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Alexander von Humboldt: „Translation from Humboldt’s Essai Politique, &c. Vol. 1, p. 8, &c.“, in: ders., Sämtliche Schriften digital, herausgegeben von Oliver Lubrich und Thomas Nehrlich, Universität Bern 2021. URL: <https://humboldt.unibe.ch/text/1809-Voyage_de_MM-31-neu> [abgerufen am 17.04.2024].

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Titel Translation from Humboldt’s Essai Politique, &c. Vol. 1, p. 8, &c.
Jahr 1819
Ort Mount Pleasant, Ohio
Nachweis
in: The Philanthropist 59 [= 3:7] (11. Dezember 1819), S. 106–107.
Sprache Englisch
Typografischer Befund Antiqua; Spaltensatz; Auszeichnung: Kursivierung; Fußnoten mit Asterisken und Paragraphen.
Identifikation
Textnummer Druckausgabe: II.76
Dateiname: 1809-Voyage_de_MM-31-neu
Statistiken
Seitenanzahl: 2
Spaltenanzahl: 4
Zeichenanzahl: 3052

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|106| |Spaltenumbruch| |Spaltenumbruch|

Translation from Humboldt’sEssai Politique, &c. Vol. 1, p. 8, &c.

“We wish to compare theextent and population ofMexico, with the two Em-pires with which this beautifulcolony has relations of unionand rivalship. Spain is fivetimes smaller than Mexico;and probably in less than acentury, the population ofMexico will equal that ofSpain. The United Statesof North America, since thecession of Louisiana and theclaim of Rio Bravo del Norteas their limit, include 240,000square leagues; and their po-pulation is but little superiorto that of Mexico. “If the political force oftwo states depend only onthe space which they occupyon the globe, and number oftheir inhabitants; if the natureof the soil and configurationof the coasts; if the climate,the energy of the nation, and,above all, the perfection ofthe social instututions, werenot the principal elements ofthis grand calculation of pow-er, (calcul dynamique), thekingdom of New Spain mightnow rank with the Confede-ration of the American repub-lic. Both feel the inconve-nience of a population toounequally distributed. Thatof the United States, thoughoccupying a soil and climateless favored by nature, in- |107| |Spaltenumbruch|creases with a rapidity infi-nitely greater; nor does it in-clude, like the population ofMexico nearly two millionsand an half of Aborigines.These Indians, brutalized bythe despotism of the ancient Azteque Sovereigns, and bythe vexations of the first con-querors, although protectedby Spanish laws generallywise and humane, enjoy, infact, but little of that protec-tion, on account of their greatdistance from the supremeauthority. The kingdom ofNew Spain has one markedadvantage over the UnitedStates: the number of slaves, either African or of the mixtrace, is, in Mexico, almostnothing, (presque nul.)—anadvantage, which the Euro-pean colonists did not beginto appreciate until after thetragic events of the revolutionof St. Domingo: so true is it,that the dread of physicalevils operates more power-fully than moral considerati-ons on the true interests ofsociety, or the principles ofphilanthropy and justice, sofrequently declared in Parli-ament, in the Constituent As-sembly, and in the works ofphilosophers! The numberof African slaves in the Uni-ted States is more than amillion §—it is the sixth partof the whole population.The Southern states, whose |Spaltenumbruch|political influence has increa-sed since the acquistion ofLouisiana, have, inconsider-ately, augmented the numberof slaves. But, by a nation-al act, the result of both jus-tice and prudence, the com-merce in negroes has beenabolished. This would havebeen done at a much earlierday, if the law had permittedthe President of the UnitedStates, (a magistrate whosename* is dear to the truefriends of humanity) to op-pose himself to the introduc-tion of slaves, and by that tosave future generations fromgreat misfortunes.”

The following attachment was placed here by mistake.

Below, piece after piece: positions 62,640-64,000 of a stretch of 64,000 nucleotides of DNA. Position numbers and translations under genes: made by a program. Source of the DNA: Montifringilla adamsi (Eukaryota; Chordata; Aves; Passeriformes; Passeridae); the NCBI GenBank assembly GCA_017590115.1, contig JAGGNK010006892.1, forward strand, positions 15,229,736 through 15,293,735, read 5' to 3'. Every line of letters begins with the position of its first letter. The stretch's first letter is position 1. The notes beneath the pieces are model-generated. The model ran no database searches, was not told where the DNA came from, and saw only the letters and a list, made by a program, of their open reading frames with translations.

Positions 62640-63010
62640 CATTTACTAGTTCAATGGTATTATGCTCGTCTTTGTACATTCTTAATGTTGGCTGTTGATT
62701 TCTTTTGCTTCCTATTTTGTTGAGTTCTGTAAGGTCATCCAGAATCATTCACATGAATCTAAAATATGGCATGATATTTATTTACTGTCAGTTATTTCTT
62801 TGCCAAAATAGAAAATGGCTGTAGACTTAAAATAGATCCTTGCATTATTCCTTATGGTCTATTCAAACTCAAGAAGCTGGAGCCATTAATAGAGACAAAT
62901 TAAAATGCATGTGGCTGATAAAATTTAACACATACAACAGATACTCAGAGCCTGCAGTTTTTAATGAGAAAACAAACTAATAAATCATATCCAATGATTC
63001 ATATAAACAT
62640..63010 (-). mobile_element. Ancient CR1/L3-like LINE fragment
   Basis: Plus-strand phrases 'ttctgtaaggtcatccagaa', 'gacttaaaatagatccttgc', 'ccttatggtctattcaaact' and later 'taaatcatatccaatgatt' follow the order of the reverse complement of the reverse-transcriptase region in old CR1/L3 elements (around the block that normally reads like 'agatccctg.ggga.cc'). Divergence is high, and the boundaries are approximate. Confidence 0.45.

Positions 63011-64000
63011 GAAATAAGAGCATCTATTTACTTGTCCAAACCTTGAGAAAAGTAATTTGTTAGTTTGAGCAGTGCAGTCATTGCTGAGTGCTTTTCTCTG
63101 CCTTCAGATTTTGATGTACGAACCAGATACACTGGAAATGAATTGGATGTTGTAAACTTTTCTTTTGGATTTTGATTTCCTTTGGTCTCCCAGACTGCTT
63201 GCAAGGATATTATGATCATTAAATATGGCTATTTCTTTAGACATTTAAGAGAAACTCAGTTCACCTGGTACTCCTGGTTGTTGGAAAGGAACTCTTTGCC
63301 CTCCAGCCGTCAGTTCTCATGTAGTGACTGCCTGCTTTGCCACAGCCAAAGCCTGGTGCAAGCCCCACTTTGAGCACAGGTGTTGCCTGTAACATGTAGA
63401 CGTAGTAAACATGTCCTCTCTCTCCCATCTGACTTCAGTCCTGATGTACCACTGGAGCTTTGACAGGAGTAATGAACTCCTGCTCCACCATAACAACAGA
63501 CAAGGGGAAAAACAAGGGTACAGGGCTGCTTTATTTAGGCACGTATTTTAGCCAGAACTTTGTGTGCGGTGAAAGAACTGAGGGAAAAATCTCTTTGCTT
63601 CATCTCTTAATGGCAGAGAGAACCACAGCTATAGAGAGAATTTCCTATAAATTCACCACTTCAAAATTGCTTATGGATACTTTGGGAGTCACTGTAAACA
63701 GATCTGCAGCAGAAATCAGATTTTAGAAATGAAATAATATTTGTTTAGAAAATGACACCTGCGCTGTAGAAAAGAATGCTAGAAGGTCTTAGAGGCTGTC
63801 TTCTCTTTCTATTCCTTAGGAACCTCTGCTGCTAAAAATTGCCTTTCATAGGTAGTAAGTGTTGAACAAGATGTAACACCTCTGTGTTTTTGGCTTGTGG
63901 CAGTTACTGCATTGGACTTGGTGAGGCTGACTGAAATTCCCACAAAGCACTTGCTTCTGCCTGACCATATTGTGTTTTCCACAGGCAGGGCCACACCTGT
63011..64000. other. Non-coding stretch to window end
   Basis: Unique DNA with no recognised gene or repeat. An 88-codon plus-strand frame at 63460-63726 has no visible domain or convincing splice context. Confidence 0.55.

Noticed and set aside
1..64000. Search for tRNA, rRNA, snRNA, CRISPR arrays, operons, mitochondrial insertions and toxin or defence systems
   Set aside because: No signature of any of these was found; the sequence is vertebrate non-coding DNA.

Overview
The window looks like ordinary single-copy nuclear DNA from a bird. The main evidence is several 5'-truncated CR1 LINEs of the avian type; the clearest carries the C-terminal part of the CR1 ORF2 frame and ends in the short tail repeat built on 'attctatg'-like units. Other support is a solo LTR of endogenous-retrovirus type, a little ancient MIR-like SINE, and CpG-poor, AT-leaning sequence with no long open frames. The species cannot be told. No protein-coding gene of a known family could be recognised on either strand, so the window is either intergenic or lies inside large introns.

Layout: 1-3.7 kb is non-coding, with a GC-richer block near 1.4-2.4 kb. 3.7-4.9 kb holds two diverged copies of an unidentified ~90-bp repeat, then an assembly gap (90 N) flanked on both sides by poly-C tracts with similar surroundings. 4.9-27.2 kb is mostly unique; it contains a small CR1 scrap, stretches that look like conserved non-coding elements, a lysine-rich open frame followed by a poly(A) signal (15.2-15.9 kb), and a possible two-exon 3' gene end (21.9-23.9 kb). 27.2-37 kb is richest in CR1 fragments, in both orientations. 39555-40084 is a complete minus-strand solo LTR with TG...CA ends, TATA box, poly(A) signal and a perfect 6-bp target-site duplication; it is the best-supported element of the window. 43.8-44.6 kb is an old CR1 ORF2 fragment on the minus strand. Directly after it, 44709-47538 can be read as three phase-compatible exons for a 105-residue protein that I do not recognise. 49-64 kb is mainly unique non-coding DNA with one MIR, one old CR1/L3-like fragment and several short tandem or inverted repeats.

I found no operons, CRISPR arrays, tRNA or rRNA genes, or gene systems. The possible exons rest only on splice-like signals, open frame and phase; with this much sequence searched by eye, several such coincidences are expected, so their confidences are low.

§ At this time the number isprobably near two millions. Ed.* Thomas Jefferson, author of theexcellent Essay on Virgina.